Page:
The negotiation of a real estate transaction can be tricky business. Ideally, it would center on the price, but there are other things that come into play such as timing, home inspection findings and legal requirements.
While considering the current real estate market, analyze recent sales in the area and your financial situation, a CENTURY 21® real estate professional can help you determine a competitive offer price. Your agent may be able to include stipulations in your initial offer that make your offer more viable than others.
When you contact a lender, ask to be pre-approved. When you become pre-approved, you actually apply for a loan. The lender checks credit, verifies employment, and often verifies that you have sufficient funds to close. Then once you find your dream home, just about the only thing left is the appraisal.
The reason savvy buyers obtain loan approval before shopping for a home is that it strengthens their negotiating position when they make an offer. All sellers want to sell their home to a pre-approved buyer. Pre-approval can also cut days, even weeks, off the closing process.
Making an Offer
When you make an offer on a house, the seller can accept it, reject it, or counter it. If the offer is too low, the seller may reject it outright. Or the seller may counter the offer, naming a price or other specifications that are more in line with his or her expectations.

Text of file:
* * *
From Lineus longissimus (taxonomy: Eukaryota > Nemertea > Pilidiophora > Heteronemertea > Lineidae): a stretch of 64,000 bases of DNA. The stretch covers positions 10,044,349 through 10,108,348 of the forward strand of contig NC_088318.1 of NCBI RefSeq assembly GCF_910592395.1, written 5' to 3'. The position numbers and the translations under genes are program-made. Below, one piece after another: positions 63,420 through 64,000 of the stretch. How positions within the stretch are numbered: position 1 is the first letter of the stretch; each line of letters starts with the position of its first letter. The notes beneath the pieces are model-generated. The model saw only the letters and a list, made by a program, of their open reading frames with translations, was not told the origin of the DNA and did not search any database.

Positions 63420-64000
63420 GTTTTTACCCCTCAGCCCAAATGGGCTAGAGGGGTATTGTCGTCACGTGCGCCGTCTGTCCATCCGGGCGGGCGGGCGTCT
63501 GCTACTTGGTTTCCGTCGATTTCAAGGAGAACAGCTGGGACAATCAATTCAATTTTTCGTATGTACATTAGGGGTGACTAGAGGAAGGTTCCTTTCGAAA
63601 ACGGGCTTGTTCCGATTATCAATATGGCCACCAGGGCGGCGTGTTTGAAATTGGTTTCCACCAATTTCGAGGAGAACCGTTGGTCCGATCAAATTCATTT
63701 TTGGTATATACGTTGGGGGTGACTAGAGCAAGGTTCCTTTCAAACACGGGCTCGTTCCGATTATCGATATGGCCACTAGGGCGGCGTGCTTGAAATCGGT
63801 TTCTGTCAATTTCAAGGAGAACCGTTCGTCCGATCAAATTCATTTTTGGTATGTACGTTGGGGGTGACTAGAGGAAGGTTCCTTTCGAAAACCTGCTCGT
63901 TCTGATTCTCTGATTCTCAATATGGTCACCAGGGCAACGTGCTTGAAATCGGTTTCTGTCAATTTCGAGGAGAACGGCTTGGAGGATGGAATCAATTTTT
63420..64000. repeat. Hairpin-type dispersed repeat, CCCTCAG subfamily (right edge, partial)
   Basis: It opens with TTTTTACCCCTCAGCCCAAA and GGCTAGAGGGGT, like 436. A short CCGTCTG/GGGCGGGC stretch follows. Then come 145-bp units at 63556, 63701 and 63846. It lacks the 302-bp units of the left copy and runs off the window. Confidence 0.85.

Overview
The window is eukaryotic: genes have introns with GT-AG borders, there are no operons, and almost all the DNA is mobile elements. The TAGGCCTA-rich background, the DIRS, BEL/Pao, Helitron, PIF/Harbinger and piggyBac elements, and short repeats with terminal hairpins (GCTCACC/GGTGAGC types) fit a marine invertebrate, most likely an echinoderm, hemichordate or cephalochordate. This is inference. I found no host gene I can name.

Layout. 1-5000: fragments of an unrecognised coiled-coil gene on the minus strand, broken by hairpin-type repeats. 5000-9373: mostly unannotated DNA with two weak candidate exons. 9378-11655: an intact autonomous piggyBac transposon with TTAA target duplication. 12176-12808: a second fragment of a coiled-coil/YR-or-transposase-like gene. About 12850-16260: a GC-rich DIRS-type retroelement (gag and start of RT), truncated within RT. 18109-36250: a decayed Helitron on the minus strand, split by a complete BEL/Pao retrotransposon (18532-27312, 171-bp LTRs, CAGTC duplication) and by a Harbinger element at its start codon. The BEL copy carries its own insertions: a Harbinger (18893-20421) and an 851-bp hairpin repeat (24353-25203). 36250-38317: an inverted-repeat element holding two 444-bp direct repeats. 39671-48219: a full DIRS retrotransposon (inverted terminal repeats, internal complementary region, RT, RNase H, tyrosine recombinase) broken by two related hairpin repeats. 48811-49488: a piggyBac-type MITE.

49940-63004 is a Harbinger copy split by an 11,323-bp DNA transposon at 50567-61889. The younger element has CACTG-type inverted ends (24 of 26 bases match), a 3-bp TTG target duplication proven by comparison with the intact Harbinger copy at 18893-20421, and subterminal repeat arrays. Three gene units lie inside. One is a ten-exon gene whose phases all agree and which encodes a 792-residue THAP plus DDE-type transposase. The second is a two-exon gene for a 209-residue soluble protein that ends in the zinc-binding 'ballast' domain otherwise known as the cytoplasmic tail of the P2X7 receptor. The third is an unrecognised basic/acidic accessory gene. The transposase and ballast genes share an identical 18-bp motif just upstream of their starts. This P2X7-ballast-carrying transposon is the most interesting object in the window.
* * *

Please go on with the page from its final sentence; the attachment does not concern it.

If a property is in strong demand, it may receive several offers. Then the seller may choose to accept the highest one or the one from the most qualified buyer.
Here are some tips to make sure your offer is accepted in any market:
- Be pre-approved by a lender, not just prequalified. This strengthens your position. (see above)
- Provide a substantial earnest money deposit. This is “good faith” money that shows the seller you are serious about the property.
- Limit your contingencies to those most important to you, such as financing, inspections, and the sale of your current home if necessary.
Once Your Offer is Accepted
When you make an offer on a new home and it is accepted, one of two things usually happens:
1) Buyer’s Remorse: You’ve made an offer. It was accepted. You’ve almost bought your dream home. Then, later that night, or the next day, you start worrying. Did I make a good decision? Can I afford it? What if this happens? What if that happens? Anxiety and stress set in.
This is a very normal reaction. It is called buyer’s remorse.
The best way to handle buyer’s remorse is to take out a sheet of paper and draw a line down the center. On one side, list all the positive things about buying this home. On the other side, list all of the negatives. You will come to realize that buying this home is a really good decision. I will be with you step by step to help answer any questions and concerns.
2) Shopping Spree: Buyers are frequently so excited about the new home that they go out and order new furniture, appliances, window treatments, and sometimes even a new car! This can create havoc with your credit and debt ratios that lenders look at to approve your loan. Sometimes excessive purchases can cause the lender to reduce the amount of your loan, placing your home purchase at risk. Your best strategy is to postpone additional shopping until after closing. Once you have moved in and are settled, you can start thinking about all the amenities and extras to make the new house your home.